Knight Writers Poetry Slam – Wednesday, Sept. 7 from 7 p.m. – 9 p.m. in the Capital Blue Cross Theatre.  Admission is free.

In conclusion, Education: The Cost of College Books, a continuing follow-up on the topic of open source materials in the fight to keep textbook costs low for the students.

The Knightly News Media Club wants to extend its many thanks to the Central Penn College community for their support.

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Maria Thiaw’s Message to Student Writers: Get Published.

The Central Pen e-zine is a good place to start

 By Norman Geary

Media Club Reporter

 Maria Thiaw, professor of writing and humanities, is used to honing the written word.

With Thiaw’s background in poetry and in writing for literary journals, and her long tenure at Central Penn, publishing “The Central Pen” – the college’s literary e-zine – was a perfect match.

“The Central Pen” was “The Midsummer Knight’s Dream” when Thiaw started teaching at Central Penn in 2004.

In 2007, Thiaw was handed the reigns.  The magazine was widely distributed among students and faculty, staff and their families, and in the community.  But magazine projects stopped when a funding problem arose.

 New times

In 2012, Melissa Wehler, Ph.D., came on board to assist with many projects. With the addition of Wehler, the online version of “The Central Pen,” less expensive to produce on the Web, came to fruition.  That’s when the publication became an e-zine – an electronic magazine.

Wehler’s experience, which included a strong background in blogging, added to Thiaw’s background in writing for literary journals, meant new life for “The Central Pen.”  This endeavor continued for a couple of years, and included students in many projects.

Eventually, student involvement began to dwindle. During this time, Wehler acquired another position at Central Penn, so Thiaw and professor Thomas Davis, who teaches writing, continued editing the e-zine.


Thiaw and Davis developed creative ways to enhance student involvement that included covering school activities and publishing their work. Thiaw and Davis knew when students publish their work, it would look good to future employers.  It also showcased students’ writing abilities and kept the community informed on college news.

“This is also a great way for students to further their careers,” Thiaw said.

“The Central Pen” is promoted primarily by social media. This project is coming out of the School of Humanities and Sciences.  When something new is published, it is shared through emails with people on a subscribers’ list who tend to sign up through club fairs.  It also goes out through Facebook and Twitter.  The Knight Writers Creative Writing Club has a Pinterest page and a Facebook page that promote the e-zine.

Through these channels, the word gets out.  If students are shy about writing, Thiaw offers this advice, “I would encourage them (to consider) all the benefits of getting published, and … we have really good editors.  We really are not going to publish something that is not ready.”

Want to get published?

To be published, according to Thiaw, it is important to receive direction and constructive criticism, and Thiaw and Davis are adept at helping students improve their writing.  Students have to be reminded that not all submitted work will be published.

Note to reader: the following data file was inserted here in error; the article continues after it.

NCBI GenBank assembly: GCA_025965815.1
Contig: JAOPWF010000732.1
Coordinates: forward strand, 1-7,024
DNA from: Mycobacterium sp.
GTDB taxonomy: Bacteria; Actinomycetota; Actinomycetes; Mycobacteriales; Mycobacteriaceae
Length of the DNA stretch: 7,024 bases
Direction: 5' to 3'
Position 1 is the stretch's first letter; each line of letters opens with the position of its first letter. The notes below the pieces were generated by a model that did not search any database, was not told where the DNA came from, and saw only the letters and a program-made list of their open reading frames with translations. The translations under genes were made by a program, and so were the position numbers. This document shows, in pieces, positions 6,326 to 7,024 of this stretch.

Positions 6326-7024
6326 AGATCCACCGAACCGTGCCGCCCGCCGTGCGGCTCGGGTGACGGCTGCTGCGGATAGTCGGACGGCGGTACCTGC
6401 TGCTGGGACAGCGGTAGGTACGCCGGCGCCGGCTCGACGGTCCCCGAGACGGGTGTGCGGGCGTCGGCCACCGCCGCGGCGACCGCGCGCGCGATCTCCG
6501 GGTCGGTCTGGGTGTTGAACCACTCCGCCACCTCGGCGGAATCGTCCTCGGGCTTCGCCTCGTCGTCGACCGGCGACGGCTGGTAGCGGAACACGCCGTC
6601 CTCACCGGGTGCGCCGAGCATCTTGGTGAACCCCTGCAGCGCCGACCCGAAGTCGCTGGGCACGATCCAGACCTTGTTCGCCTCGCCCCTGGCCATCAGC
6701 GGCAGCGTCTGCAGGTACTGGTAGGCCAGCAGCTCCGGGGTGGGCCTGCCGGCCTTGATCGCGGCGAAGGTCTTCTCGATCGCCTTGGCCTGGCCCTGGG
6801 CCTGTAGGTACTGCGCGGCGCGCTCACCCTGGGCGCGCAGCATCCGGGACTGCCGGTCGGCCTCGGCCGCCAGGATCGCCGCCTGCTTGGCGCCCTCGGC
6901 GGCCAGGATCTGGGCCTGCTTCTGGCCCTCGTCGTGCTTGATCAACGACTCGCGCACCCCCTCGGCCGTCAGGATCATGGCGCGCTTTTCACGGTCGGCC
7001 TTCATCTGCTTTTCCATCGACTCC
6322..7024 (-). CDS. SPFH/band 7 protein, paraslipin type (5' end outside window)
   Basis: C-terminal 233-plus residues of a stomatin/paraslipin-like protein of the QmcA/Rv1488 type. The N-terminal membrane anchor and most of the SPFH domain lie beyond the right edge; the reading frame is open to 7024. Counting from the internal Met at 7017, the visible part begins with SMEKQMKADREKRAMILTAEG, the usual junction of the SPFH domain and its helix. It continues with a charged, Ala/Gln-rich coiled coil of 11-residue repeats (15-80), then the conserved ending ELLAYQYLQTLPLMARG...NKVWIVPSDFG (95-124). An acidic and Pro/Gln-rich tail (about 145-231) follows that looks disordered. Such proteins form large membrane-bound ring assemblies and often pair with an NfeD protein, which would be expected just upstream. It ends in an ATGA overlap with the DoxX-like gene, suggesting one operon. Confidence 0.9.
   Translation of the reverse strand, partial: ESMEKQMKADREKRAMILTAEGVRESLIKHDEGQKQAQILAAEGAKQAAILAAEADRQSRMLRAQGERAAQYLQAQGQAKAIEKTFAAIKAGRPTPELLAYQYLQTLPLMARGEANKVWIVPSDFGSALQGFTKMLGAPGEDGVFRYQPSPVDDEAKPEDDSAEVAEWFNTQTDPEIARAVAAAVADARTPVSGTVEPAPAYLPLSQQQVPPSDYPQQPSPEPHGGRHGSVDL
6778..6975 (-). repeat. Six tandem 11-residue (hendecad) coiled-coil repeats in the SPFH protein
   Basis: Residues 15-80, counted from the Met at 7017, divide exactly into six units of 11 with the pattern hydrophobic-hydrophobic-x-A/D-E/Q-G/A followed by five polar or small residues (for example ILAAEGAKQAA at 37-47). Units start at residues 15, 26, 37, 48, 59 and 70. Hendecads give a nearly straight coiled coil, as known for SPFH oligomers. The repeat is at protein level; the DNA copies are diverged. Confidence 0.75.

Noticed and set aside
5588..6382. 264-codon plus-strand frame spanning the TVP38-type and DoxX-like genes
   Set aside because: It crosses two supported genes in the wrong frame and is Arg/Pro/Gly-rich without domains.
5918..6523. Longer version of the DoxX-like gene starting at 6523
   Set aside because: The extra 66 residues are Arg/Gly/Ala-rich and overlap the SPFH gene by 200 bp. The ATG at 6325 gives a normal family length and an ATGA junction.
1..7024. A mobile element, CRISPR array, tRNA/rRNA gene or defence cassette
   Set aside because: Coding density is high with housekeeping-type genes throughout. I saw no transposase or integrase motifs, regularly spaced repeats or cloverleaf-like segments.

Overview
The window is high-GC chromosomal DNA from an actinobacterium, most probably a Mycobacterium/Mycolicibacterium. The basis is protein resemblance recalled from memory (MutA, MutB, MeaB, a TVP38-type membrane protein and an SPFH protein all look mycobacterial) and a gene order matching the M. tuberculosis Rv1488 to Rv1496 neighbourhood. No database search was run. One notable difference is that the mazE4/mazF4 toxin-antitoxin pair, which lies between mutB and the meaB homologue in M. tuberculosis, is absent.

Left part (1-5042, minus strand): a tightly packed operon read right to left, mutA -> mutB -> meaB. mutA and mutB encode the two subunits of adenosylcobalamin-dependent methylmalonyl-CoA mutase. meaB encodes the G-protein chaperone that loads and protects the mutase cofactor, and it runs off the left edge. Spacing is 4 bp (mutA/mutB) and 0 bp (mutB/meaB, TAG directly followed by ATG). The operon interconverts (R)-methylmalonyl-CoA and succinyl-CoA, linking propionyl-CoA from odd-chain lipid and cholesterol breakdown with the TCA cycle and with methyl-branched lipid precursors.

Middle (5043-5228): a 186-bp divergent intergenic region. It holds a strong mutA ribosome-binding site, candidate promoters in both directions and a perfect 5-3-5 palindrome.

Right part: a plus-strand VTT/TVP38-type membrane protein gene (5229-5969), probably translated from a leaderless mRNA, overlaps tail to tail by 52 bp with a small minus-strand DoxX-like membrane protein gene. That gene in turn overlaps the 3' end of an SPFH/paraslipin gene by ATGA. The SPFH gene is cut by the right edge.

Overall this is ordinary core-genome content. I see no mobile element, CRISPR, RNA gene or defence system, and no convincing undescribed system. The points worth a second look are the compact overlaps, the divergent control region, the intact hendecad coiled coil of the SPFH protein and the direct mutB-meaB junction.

“As a writer, you are always sending things out and, more often than not, you are going to get rejected,” Thiaw said.  “But keep in mind that the best organizations will tell you that your writing is not what we are particularly looking for, but try this organization.  Or, if you make these two corrections, then your submission will be ready to be published.”

With this in mind, Thiaw said she will help someone polish his or her work.

Professor Maria Thiaw is proud to mentor the students as they learn more about creative writing. Photo by Tyler Willis

Professor Maria Thiaw is proud to mentor students as they learn more about creative writing. Photo by Tyler Willis

Plenty of help available

There are numerous resources on the Central Penn Summerdale Campus to assist students with their writing.  Some of these include the writing center, the Smarthinking online tutoring service and the library.

“No one leaving Central Penn should lack in any way when it comes to writing skills,” said Thiaw.

Besides the e-zine, Thiaw is involved with curriculum review and teaching classes.  She is also the advisor and the founder of the creative writing club on campus called The Knight Writers.  The club meets Wednesdays 3:30 p.m. in the Leadership Room of the library.  There is also a yearly poetry slam where students can win money for their performances.  In addition, there is a Central Penn poetry contest in April.

Because April is National Poetry Month, the winner of the contest can win the top prize of $100 and a year’s membership to The Academy of American Poets.  That person can also be entered to win the academy’s big prize of $1,000, and be published nationally.

Other pursuits

Thiaw is also on the Diversity Committee, and is involved in Word Wednesday and TED Talk Tuesdays, and various functions on campus that promote diversity. She is active in the arts and poetry community (in which she is known as Maria James-Thiaw), and is a member – and sometimes featured performer – of The Almost Uptown Poetry Cartel performance poetry group, which meets Thursdays at 7 p.m., at The Midtown Scholar Bookstore in Harrisburg.  Thiaw is a longtime member of the Cartel, and serves on the board of Nathaniel Gadsden’s Writers Wordshop.  The Wordshop meets Fridays at 7 p.m., also at The Midtown Scholar.

Thiaw has been widely published, including in an anthology through the Writer’s Wordshop, and went last year to Paris for a week-long workshop sponsored through the Virginia Center of the Creative Arts.  She recently attended the conference of the Associated Writers & Writing Programs, in Los Angeles, where she met many Pulitzer Prize winning authors.  She is doing research on a Master of Fine Arts in Creative Writing program that she is starting on the Central Penn College campus.

With Thiaw’s experience, all students who aspire to be good writers should take full advantage of the writing opportunities she and others at Central Penn offer.